As reported by the LA Times, a new, somewhat discouraging report is about to come out regarding the Los Angeles Unified School District’s program to roll out iPads to all of its students. The report is not yet public, but was leaked to the news organization earlier this week.
The groundbreaking effort to provide an iPad to every Los Angeles student, teacher and school administrator was beset by inadequate planning, a lack of transparency and a flawed bidding process, according to a draft of an internal school district report obtained by The Times.
This sounds remarkably similar to the execution of the HSE 21 program, particularly with regard to planning and transparency.
The bidding process—and events leading up to it—were singled out for particular criticism. The report concludes that the district needlessly limited its options on price and product, and raises questions about whether the process was fair.
Among the findings:
> The initial rules for winning the contract appeared to be tailored to the products of the eventual winners—Apple and Pearson—rather than to demonstrated district needs.
> Key changes to the bidding rules were made after most of the competition had been eliminated under the original specifications.
I don’t know about a “bidding process”, per se, but the selection of the iPad for HSE 21 was largely driven by compatibility requirements for the ISTEP. However, the iPad is not compatible with the new version of the ISTEP under development. This is primarily because the iPad does not have a keyboard, but the test will require one. Oops. Couldn’t we have figured this out before launch? Actually, it’s my understanding that the HSE administration knew about this back in the Spring. Yes, they knew, and they launched the iPads in 5th and 6th grade anyway. As for other “demonstrated district needs”, HSE didn’t have any; “demonstrated” being the key word there.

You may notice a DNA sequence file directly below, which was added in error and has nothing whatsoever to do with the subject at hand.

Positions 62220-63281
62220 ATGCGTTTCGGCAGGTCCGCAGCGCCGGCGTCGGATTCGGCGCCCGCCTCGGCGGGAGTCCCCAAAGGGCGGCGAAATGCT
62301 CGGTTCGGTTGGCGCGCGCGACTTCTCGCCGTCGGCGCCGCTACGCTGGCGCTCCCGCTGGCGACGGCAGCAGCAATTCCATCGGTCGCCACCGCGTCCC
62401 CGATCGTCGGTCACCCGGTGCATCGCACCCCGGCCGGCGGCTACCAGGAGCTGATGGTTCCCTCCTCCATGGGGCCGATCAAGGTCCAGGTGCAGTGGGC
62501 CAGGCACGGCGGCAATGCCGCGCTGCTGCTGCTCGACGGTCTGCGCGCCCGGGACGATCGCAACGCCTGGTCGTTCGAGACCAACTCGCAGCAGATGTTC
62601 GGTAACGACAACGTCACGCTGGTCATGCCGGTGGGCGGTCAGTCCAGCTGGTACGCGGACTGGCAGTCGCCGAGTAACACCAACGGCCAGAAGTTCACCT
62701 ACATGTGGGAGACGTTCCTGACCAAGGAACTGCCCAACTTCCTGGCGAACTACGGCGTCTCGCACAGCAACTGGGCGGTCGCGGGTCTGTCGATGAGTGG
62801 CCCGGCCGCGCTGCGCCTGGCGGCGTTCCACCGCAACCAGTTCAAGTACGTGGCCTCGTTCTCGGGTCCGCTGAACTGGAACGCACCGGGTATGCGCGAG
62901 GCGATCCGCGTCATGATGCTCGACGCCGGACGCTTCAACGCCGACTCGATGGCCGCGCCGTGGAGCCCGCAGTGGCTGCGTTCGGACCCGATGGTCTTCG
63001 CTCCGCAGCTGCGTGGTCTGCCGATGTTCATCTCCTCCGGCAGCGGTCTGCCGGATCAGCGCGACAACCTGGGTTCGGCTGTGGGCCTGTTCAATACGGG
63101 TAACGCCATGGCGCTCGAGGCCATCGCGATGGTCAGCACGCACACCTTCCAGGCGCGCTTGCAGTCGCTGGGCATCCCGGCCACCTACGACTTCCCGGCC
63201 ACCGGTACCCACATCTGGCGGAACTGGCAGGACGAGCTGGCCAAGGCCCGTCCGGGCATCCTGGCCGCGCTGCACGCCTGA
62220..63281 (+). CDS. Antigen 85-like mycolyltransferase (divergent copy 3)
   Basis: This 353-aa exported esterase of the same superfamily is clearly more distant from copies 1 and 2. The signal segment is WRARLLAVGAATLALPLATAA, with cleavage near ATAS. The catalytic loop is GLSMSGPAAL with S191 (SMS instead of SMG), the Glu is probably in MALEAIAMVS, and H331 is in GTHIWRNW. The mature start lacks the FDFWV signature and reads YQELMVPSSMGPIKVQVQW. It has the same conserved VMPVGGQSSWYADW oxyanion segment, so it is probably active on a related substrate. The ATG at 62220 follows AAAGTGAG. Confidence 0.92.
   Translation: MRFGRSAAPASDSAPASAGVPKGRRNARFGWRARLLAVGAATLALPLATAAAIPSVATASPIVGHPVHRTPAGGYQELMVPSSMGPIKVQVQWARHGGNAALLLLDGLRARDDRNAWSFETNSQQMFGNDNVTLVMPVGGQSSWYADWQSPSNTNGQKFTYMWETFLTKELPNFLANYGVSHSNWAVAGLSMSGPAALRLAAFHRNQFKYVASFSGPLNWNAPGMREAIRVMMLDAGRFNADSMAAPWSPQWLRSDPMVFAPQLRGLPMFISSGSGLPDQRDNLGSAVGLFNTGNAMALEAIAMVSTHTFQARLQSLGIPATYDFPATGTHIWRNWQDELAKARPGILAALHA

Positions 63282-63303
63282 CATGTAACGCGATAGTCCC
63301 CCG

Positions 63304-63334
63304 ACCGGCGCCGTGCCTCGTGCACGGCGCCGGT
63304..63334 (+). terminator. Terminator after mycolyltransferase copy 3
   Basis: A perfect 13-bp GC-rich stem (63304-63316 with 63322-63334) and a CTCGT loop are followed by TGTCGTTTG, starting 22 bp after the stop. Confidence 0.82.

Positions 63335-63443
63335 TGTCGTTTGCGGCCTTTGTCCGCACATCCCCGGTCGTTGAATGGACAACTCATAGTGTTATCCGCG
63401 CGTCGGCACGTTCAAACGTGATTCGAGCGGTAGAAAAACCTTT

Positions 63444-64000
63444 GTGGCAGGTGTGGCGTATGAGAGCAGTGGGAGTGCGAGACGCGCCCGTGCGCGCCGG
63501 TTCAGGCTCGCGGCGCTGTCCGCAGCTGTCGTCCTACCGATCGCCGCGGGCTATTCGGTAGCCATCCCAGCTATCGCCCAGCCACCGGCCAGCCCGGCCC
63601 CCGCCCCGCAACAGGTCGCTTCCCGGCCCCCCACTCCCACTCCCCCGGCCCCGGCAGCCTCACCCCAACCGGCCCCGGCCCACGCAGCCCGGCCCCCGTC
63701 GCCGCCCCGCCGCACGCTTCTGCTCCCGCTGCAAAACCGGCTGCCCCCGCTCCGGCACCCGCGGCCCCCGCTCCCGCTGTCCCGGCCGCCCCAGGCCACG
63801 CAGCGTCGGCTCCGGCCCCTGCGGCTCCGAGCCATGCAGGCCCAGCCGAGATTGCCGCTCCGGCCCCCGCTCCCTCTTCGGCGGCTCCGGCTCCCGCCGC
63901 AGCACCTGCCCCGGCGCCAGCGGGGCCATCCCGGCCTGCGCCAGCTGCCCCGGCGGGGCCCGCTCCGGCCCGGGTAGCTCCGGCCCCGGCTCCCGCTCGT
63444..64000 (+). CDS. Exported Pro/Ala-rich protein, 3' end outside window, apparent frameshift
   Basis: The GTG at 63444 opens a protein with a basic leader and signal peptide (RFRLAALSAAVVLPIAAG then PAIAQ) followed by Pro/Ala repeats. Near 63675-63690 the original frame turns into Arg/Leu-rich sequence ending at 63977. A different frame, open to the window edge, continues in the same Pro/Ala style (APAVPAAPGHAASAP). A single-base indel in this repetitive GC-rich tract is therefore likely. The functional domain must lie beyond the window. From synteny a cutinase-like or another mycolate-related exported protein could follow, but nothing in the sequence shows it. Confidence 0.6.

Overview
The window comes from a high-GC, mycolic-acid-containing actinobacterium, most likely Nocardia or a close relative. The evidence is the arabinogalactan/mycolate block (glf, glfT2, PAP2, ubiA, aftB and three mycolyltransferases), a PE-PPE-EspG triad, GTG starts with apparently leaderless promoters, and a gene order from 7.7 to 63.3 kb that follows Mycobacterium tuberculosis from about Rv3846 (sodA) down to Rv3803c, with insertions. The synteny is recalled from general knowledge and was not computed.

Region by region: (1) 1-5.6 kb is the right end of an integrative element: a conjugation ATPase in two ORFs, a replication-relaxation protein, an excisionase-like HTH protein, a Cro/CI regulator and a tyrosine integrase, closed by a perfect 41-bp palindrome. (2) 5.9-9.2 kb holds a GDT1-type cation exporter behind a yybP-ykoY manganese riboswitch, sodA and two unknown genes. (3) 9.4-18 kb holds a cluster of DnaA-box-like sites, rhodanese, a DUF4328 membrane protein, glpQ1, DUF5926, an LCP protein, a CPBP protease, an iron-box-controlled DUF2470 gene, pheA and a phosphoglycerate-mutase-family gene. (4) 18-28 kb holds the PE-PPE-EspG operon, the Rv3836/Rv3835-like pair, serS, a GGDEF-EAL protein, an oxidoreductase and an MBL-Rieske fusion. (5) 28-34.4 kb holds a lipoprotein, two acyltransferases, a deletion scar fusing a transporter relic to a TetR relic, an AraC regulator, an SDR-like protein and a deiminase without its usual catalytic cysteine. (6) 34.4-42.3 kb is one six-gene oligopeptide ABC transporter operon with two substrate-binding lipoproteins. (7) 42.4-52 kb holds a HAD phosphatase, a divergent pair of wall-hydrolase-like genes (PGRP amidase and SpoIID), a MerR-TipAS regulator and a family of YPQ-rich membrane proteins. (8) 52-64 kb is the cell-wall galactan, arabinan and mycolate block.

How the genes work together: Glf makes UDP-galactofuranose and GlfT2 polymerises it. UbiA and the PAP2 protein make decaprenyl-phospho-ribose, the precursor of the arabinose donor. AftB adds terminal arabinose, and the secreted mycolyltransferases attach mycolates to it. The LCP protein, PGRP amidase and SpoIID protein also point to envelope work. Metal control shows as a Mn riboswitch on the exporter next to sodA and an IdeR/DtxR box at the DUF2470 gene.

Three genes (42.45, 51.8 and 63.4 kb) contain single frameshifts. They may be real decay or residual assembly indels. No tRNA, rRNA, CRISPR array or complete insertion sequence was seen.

As for planning, I hear of constant issues with network capacity/stability at my daughter’s school and others. Too many devices on the network and it crashes, or drops some devices as new users come on. These fundamental planning and infrastructure problems should have been avoided; at a minimum, installed and tested before the rollout. The teaching staff is being remarkably resilient and positive in the face of these problems, but that will only sustain the program so far. Eventually the problems need to be fixed (assuming they can be fixed), or the investment will not live up to its (limited) promise.
That said, too many questions were dodged at Meet The Teacher night, particularly around apps, screen time, and one of my particular favorites, “are the iPads going to save us money on textbook fees”. There’s being positive, and then there’s toeing the company line. I know from talking to some of them that they are under a lot of pressure to do the latter even in the face of clear evidence against. I feel for them.
Perhaps we can learn from others’ mistakes? If so, the LA Times article offers a glimmer of hope:
The effort was expected to expand districtwide [sic] by the end of 2014, but officials pushed the timetable back and are also testing laptops at the high school level as a possible alternative to iPads for older students.
A delay in HSE 21 – long enough to actually see if the program has any educational value – would be best. The data is simply not there. The planning and execution are not sufficient. I hear there have been a lot of complaints by parents of 7th grade students who, under the current plan, will have to buy iPads for only one year (8th grade). The following year, they hit the “bring your own device” (BYOD) technology program at the high schools the following year, where laptops and Chromebooks seem to be popular. The district is rumored to be reconsidering this part of the rollout.
HSE 21 has crossed the Rubicon with the intermediate schools, but we’re not out of the water yet.